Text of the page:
starr jones

Brian’s Boys

A colourised picture of the famous ‘Brian’s Boys’ photos taken by Howard Walker on the 18th June 1963, in celebration of all the number one records the groups managed by Brian Epstein had achieved. The picture is from the book Retrographic: History’s Most Exciting Images Transformed Into Living Colour by Michael D. Carroll, published in September 2017. 

There never was a time like it for these boys. Just look at the joy in their smiles. So young and fresh-faced in their inexpensive suits and ties, sensible, unshowy haircuts and polished black shoes. […]

As for the fellow on the far right, watching over them like the proud tactician he was, it’s the man who made it all possible, manager Brian Epstein. He was just 28, but, in the eyes of his youthful proteges, practically middle-aged.

It was the summer of 1963 and a cultural earthquake was resetting the foundations of British popular music. And from being a place usually more associated with breeding comedians, the city of Liverpool had overnight become the capital of pop.

The Beatles had started it with No.1 hits From Me To You and She Loves You, but then right behind them came Gerry and the Pacemakers’ How Do You Do It? and I Like It — followed by Billy J Kramer’s Do You Want To Know A Secret? and Bad To Me.

Suddenly, it was cool to have a Scouse accent — whether or not you could sing.

Six months earlier, when these 13 young men were still following each other on stage at the tiny Cavern Club in Liverpool, to have imagined that such success could happen would have seemed lunatic.

The previous year, Brian Epstein had virtually to beg to get a record deal for The Beatles. And it was only when The Beatles defied London’s showbiz sneers and took off that he began to realise, and also to sign up, the depth of untapped talent on Merseyside — which came to be known as the Mersey Sound. […]

[B]ack then, consider Paul McCartney, only just turned 21, laughing as his pal Gerry Marsden grabs hold of him in mid-air.

How innocent they all look: how unaffected, how grateful to be alive and part of this extraordinary revolution of youth. Time, however, moves relentlessly on. For some in the photograph, fame would turn into a prison; for others, it would become a fleeting memory as the hits dried up.

And, for Brian Epstein it would be a death sentence. Just four years later he would die from a drugs overdose.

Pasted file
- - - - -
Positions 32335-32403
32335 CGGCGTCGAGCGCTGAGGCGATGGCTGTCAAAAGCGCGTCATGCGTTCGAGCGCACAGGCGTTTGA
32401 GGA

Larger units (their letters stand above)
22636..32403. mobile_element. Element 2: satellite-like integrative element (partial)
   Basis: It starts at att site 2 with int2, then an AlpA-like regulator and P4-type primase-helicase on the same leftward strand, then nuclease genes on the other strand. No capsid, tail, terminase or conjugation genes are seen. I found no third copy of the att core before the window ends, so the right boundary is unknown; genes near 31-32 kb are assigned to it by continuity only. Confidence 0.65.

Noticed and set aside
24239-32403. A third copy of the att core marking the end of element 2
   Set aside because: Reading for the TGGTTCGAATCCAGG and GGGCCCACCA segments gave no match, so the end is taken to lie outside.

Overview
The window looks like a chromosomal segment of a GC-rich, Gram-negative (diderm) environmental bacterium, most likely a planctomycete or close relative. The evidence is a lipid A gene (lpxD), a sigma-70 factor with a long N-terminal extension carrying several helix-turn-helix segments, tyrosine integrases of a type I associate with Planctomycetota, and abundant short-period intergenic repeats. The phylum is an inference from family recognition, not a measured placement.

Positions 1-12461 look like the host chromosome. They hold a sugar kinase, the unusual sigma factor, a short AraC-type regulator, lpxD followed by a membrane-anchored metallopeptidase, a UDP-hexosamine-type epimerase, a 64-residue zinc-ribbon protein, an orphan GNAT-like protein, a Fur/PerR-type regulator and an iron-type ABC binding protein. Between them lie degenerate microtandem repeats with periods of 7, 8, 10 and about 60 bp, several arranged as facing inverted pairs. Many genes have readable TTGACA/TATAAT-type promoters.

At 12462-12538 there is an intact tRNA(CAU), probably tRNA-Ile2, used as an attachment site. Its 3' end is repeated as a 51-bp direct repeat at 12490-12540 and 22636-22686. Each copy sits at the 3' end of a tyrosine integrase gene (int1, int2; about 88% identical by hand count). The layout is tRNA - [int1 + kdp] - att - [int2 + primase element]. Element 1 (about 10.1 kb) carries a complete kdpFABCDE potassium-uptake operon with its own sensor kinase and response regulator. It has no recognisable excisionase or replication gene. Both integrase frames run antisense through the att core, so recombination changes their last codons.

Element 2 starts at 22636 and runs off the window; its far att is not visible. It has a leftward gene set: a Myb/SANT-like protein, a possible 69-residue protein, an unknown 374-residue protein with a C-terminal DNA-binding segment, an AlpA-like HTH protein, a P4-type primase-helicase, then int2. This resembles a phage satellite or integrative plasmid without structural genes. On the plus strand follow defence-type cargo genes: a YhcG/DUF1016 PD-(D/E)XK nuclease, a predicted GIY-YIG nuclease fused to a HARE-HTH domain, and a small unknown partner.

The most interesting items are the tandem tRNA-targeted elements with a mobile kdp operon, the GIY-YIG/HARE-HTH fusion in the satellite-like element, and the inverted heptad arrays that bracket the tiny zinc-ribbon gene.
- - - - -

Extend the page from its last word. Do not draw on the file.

But right there on that summer’s day in Liverpool in 1963, there was confidence, camaraderie and the well-scrubbed optimism of youth. Those really were the days.

[Ray Connolly for The Daily Mail, 20th October 2017. Read the full article here.]

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Protect Betty White, Stan Lee, James Earl Jones, Sirs Patrick Stewart and Ian McKellan and Harrison Ford, Maggie Smith, Bill Murray, Tom Hanks, Dame Judi Dench, Meryl Streep, Paul McCartney, Ringo Starr and Julie Andrews, Morgan Freeman, David Attenborough, Al Pacino, Dustin Hoffman, Robert DeNiro, Nichelle Nichols, George Takei, Neil deGrasse Tyson, and John Hurt, Tommy Lee Jones


We turned white America’s brain and ears around. And I wouldn’t say we were the only ones– without the Beatles probably nobody would have broken the door down. And they certainly weren’t bluesmen. American black music was going along like an express train. But white cats, after Buddy Holly died and Eddie Cochran died, and Elvis was in the army gone wonky, white American music when I arrived was the Beach Boys and Bobby Vee. They were still stuck in the past. The past was six months ago; it wasn’t a long time. But shit changed. The Beatles were the milestone.

- Keith Richards, “Life”

✨Protect our Grandpa Rockstars 2k17! ✨ It’s finally 2017 in my time zone haha! I’m no longer living in the past! (Literally anyway…) Wishing everyone a wonderful year full of peace and love! You guys deserve it 😘

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Things the classic rock fandom can do

*Be weird
*Be weird
*Cry over dead men
*Cry over old men
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*Cry over dead women
*Be weird
*Know random/useless facts about 70 year old or dead men/women
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*be weird in general